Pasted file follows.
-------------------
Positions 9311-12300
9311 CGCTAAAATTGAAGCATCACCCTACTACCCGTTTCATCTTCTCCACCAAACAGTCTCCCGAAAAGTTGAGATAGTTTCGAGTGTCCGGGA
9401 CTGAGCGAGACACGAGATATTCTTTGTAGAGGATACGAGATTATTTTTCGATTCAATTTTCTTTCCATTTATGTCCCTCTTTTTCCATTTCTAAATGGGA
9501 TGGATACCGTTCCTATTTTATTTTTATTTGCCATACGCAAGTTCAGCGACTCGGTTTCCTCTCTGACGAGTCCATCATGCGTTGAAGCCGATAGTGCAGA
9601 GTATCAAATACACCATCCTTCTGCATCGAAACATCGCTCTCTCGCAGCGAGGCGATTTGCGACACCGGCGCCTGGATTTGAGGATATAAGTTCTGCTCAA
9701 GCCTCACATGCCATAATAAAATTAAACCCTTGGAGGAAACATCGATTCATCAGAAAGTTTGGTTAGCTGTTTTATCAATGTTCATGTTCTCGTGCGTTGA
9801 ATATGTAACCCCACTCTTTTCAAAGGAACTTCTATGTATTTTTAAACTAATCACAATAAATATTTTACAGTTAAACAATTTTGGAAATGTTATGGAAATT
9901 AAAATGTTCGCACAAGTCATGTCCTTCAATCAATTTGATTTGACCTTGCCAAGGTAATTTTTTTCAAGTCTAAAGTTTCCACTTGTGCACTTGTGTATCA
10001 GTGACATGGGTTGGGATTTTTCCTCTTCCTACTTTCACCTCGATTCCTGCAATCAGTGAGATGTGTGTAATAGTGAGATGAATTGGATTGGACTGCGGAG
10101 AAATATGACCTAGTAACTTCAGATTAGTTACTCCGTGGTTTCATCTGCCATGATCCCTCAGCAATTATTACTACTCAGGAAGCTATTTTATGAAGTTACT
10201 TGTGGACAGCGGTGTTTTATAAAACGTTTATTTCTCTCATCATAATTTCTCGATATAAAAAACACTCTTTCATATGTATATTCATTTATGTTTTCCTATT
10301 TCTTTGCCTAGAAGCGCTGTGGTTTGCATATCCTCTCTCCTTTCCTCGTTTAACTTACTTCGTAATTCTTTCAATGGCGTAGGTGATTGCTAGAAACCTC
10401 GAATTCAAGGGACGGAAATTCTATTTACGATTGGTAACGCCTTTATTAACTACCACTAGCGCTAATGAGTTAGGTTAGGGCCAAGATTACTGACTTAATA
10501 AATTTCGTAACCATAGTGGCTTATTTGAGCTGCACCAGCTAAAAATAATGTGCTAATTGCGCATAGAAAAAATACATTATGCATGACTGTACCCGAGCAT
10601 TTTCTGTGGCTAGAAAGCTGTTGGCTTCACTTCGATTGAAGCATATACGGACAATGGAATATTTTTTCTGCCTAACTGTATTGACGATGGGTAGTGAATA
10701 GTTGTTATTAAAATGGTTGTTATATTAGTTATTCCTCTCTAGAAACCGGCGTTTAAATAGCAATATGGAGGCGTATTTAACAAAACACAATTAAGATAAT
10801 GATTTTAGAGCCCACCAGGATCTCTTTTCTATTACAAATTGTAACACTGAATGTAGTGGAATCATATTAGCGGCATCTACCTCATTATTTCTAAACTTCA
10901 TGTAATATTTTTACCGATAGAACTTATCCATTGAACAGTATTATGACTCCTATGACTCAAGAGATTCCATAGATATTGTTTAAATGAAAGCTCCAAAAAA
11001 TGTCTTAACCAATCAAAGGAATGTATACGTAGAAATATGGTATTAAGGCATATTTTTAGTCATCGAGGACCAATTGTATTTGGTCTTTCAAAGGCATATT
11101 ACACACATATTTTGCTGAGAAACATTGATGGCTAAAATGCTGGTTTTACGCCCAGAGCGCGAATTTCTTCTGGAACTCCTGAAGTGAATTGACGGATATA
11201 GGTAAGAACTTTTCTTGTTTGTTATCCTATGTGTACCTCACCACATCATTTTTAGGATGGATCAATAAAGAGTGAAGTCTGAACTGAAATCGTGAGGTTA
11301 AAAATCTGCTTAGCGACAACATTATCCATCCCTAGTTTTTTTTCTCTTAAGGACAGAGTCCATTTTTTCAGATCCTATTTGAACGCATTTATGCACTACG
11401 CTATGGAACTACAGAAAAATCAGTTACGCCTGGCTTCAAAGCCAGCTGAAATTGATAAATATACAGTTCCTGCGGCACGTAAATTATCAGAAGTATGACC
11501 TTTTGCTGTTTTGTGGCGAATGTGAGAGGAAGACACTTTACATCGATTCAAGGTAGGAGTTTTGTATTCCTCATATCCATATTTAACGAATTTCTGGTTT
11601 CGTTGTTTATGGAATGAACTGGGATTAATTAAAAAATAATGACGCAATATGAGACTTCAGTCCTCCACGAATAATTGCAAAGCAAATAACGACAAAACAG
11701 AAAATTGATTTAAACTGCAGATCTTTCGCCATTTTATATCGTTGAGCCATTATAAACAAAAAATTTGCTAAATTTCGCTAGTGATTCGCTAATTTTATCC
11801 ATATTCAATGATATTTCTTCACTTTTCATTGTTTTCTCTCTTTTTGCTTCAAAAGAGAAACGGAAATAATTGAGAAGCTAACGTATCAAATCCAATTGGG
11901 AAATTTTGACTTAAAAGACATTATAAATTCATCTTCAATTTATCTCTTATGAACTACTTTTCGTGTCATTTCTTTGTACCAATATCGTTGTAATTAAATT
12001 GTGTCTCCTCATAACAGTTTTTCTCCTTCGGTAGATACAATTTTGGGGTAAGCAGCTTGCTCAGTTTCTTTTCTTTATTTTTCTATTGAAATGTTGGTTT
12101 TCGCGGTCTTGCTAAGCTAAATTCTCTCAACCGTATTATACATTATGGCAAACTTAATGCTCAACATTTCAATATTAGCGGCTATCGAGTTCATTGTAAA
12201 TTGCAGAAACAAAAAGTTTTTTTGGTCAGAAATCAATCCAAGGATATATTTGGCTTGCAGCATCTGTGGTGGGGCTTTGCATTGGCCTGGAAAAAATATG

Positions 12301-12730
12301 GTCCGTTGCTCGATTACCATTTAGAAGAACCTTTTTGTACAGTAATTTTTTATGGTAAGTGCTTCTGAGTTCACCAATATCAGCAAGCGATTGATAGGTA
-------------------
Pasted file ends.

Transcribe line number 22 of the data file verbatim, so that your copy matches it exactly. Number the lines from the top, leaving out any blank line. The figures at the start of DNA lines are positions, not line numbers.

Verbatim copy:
11301 AAAATCTGCTTAGCGACAACATTATCCATCCCTAGTTTTTTTTCTCTTAAGGACAGAGTCCATTTTTTCAGATCCTATTTGAACGCATTTATGCACTACG